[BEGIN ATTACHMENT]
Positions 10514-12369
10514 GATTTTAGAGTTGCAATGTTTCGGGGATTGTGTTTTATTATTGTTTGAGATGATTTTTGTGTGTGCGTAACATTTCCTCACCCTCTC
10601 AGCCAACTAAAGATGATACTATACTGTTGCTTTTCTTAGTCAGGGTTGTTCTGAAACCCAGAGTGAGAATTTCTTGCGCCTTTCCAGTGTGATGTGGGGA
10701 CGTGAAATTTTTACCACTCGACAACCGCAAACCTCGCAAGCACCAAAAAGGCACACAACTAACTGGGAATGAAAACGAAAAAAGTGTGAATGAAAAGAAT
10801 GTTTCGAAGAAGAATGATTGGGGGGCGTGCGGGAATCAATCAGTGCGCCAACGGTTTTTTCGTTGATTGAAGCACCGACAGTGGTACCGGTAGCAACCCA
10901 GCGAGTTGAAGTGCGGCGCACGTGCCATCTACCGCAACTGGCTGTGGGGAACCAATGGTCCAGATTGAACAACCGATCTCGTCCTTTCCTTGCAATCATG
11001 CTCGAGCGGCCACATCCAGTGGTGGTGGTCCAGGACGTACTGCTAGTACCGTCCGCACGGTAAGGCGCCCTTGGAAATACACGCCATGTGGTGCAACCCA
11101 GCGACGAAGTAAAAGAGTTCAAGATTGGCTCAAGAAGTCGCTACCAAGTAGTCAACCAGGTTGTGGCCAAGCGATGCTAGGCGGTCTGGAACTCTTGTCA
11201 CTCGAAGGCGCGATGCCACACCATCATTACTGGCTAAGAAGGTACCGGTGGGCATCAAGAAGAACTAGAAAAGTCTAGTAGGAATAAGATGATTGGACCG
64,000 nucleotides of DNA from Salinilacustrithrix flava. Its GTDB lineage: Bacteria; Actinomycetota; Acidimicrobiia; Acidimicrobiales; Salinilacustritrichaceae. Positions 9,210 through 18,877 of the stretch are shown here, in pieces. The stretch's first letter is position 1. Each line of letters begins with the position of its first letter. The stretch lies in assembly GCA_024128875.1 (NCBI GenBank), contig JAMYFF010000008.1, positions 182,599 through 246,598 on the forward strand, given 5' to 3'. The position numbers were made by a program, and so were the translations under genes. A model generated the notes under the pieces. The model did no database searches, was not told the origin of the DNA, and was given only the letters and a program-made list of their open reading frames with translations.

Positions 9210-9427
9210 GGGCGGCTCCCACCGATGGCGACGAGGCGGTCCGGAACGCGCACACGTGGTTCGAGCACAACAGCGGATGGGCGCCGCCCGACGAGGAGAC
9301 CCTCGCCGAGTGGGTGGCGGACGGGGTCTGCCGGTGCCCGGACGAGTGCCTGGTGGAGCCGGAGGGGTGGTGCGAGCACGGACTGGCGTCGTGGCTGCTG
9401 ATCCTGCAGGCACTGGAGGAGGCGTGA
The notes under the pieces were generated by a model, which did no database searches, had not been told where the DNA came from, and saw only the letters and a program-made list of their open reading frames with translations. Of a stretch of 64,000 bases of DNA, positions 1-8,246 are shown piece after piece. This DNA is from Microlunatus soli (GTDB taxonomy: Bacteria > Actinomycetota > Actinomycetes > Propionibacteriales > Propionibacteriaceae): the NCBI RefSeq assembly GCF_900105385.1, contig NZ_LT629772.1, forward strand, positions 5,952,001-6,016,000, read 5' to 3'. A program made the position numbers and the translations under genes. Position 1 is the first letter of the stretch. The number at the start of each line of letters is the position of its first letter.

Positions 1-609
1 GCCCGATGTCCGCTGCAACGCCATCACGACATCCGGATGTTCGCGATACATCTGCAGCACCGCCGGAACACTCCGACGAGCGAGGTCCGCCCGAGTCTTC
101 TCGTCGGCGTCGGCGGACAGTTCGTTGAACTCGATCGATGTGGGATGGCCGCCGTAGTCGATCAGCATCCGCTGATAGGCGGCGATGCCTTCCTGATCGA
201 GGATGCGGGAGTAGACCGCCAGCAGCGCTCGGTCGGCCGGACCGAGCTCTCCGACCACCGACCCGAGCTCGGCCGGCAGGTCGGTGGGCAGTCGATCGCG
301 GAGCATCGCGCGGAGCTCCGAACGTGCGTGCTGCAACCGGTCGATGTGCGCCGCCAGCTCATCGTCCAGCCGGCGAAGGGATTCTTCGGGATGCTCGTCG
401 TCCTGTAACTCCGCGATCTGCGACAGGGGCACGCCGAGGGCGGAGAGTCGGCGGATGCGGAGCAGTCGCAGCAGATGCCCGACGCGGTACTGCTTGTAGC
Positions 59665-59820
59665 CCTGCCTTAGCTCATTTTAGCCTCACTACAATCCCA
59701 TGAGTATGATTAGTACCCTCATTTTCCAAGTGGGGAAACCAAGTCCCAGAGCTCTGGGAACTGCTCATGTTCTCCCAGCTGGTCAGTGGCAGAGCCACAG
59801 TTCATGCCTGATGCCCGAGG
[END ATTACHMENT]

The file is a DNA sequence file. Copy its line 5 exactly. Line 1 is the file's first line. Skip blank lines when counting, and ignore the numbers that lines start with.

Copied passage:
10801 GTTTCGAAGAAGAATGATTGGGGGGCGTGCGGGAATCAATCAGTGCGCCAACGGTTTTTTCGTTGATTGAAGCACCGACAGTGGTACCGGTAGCAACCCA